Molon labe

Molon labe

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Molon labe (Ancient Greek: μολὼν λαβέ, romanized: molṑn labé), meaning ‘come and take [them]’, is a classical expression of defiance. It is among the Laconic phrases reported by Plutarch, attributed to King Leonidas I in reply to the demand by Xerxes I that the Spartans surrender their weapons. The exchange between Leonidas and Xerxes occurs in writing, on the eve of the Battle of Thermopylae (480 BC)

Allusion to the phrase in translation (“come and take it!”) is recorded in the context of the Revolutionary War, noted in 1778 at Fort Morris in the Province of Georgia, and later in 1835 at the Battle of Gonzales during the Texas Revolution where it became a prevalent slogan.

Use of the original Greek in the United States is more recent. Its use by militia organizations is reported for the 1990s or early 2000s, and use by the Special Operations Command Central (SOCCENT) is recorded for 2006.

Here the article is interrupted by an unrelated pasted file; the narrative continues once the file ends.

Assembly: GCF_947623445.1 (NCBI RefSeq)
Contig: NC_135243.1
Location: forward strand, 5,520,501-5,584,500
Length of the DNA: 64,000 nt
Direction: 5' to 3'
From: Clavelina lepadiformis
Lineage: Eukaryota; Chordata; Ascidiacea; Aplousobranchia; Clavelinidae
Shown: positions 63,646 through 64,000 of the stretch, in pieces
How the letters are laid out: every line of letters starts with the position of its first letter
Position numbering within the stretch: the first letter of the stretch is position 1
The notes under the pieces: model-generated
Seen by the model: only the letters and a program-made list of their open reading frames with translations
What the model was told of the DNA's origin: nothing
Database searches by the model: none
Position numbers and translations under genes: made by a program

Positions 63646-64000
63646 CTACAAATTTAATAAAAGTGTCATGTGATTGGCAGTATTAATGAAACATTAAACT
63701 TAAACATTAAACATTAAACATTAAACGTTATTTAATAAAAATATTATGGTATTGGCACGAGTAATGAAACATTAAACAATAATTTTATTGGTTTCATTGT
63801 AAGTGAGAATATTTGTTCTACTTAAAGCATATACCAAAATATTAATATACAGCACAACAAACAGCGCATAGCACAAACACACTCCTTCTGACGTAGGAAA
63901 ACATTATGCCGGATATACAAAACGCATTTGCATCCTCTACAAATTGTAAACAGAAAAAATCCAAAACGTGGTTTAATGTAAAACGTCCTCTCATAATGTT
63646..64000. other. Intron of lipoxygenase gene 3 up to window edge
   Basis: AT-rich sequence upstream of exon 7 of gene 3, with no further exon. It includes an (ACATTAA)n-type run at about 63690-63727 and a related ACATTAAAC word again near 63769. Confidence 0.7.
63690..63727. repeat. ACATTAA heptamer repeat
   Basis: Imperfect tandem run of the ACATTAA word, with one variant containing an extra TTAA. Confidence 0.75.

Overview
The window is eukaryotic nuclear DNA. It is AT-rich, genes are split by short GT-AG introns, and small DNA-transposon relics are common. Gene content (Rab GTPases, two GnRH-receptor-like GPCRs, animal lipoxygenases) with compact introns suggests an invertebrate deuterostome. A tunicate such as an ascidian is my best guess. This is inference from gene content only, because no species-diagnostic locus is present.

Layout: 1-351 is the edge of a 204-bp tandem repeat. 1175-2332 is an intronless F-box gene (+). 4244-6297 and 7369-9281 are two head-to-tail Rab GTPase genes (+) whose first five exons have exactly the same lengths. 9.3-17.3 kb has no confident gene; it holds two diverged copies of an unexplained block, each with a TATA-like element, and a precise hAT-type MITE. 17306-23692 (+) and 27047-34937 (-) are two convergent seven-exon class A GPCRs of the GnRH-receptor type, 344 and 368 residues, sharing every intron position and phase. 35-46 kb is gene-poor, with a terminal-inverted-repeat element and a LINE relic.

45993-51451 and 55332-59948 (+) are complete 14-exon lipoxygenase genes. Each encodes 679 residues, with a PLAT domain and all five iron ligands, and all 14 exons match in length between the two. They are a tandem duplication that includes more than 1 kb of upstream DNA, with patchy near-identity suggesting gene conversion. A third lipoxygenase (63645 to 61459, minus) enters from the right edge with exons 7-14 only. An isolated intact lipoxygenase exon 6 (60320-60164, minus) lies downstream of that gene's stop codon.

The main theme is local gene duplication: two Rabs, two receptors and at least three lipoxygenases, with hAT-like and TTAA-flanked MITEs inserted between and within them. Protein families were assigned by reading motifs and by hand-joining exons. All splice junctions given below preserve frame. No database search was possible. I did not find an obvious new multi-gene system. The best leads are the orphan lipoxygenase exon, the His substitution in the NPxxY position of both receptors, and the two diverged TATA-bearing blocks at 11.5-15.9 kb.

With the Liberals/Socialists/Communist wanting to both defund the Police and open the borders, while simultaneously killing the Second Amendment and confiscating the Guns of Private Citizens, it is a renewed Battle Cry.

There is a Molon Labe collection at the Old Hippie’s Gift Shop. The below are just a few of the items available, and there are options to change background colors and put the image on anything Zazzle makes.


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